Liverpool are set to return to the High Court on Thursday to try and resolve the future of the ownership of the club.
The proposed £300million deal with New England Sports Ventures (NESV) was delayed on Wednesday after the club's current owners Tom Hicks and George Gillett gained an injunction in a Texas court to stop the sale of the Anfield outfit.
Earlier on Wednesday a takeover looked to be on the horizon after the High Court in London ruled Hicks and Gillett could not prevent a change of ownership.
Now Liverpool's board are returning to the High Court at 2pm as they look to remove the restraining order obtained and they intend to complete the sale to NESV.
Liverpool chairman Martin Broughton remains confident the takeover of the club will go through despite the last-ditch attempts to block the sale.
The whole process took another step closer on Wednesday evening when NESV supremo John W Henry, who also controls the Boston Red Sox, then arrived in London for talks with Liverpool's board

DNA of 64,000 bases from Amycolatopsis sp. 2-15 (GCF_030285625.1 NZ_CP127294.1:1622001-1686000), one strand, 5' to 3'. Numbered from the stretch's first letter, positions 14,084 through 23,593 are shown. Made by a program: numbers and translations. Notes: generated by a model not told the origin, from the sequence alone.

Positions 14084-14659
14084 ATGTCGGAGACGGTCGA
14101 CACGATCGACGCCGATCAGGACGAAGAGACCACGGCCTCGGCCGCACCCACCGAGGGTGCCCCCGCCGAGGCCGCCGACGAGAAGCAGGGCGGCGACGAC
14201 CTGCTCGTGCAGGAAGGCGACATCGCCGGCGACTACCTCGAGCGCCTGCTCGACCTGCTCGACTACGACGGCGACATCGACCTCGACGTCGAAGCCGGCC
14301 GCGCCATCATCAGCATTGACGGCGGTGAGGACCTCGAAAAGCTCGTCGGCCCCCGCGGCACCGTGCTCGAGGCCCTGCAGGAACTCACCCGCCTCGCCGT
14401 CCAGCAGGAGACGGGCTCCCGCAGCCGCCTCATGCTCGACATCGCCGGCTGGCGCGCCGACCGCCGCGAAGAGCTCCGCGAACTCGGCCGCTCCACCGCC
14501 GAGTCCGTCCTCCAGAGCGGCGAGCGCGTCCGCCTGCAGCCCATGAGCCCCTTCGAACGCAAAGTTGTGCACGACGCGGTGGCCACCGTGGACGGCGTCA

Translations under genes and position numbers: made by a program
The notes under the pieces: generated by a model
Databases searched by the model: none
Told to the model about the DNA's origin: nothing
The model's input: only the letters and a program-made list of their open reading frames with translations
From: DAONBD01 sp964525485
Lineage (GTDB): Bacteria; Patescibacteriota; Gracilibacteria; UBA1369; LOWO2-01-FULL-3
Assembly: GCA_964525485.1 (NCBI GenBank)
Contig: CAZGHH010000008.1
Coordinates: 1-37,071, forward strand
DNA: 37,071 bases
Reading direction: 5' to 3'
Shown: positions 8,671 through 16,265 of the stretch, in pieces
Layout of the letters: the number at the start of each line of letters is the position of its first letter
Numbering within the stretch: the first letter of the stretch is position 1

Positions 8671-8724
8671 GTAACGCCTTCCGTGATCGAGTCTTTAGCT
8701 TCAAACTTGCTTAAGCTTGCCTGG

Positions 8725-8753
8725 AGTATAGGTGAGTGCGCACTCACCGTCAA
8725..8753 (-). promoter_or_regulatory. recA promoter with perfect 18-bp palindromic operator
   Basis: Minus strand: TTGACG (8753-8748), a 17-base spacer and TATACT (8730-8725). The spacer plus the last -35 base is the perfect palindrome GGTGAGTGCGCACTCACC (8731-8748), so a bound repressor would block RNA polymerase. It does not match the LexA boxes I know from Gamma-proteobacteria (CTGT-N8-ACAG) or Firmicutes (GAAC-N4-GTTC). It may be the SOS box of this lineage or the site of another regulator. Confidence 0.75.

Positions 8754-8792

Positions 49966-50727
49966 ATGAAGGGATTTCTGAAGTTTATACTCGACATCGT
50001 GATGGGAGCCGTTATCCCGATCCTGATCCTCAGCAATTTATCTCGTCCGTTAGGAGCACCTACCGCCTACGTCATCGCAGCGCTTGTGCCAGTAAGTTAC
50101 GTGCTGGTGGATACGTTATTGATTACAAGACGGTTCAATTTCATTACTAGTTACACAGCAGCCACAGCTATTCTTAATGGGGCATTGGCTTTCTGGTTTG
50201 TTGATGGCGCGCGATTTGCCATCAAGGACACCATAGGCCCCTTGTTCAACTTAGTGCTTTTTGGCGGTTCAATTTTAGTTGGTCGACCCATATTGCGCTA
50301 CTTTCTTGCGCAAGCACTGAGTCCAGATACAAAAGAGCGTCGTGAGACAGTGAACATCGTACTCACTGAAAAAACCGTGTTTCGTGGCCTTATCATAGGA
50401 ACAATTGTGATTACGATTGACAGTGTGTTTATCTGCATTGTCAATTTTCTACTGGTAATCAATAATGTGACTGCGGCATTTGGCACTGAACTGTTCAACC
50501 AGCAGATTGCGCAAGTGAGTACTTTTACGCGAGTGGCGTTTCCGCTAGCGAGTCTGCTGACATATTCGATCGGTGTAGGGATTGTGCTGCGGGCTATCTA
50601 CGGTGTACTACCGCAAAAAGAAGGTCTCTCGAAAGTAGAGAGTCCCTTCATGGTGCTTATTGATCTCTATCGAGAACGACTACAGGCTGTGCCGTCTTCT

However, Hicks and Gillett have challenged the sale by obtaining a temporary restraining order to prevent the deal going through.
The American have described the prospective deal with NESV as an 'epic swindle' and are seeking $1.6billion (more than £1billion) damages against The Royal Bank of Scotland, Liverpool board members and NESV.
Keep the faith
Despite the latest twist in the saga, Broughton is optimistic that the sale will go through after accusing Hicks and Gillett of 'trying every trick in the book'.
"They are trying every trick in the book, but keep the faith," Broughton told Sky Sports News HD.
"We will keep trying. I haven't heard anything [this morning] I haven't had time."
Asked if he remained confident of doing the deal with NESV, Broughton added: "I always remain confident."
Henry is believed to be prepared to wait for the order to be lifted to conclude the takeover.
Meanwhile, Hicks remains in control of his share of the club and has not sold out to Mill Financial.
Reports earlier in the day suggested the hedge fund, a branch of Washington-based Springfield Financial, had acquired the Texan's 50 per cent share having already taken ownership of his fellow co-owner Gillett's half.
However, a UK-based spokesman for Tom Hicks said Mill Financial had not acquired Hicks' stake.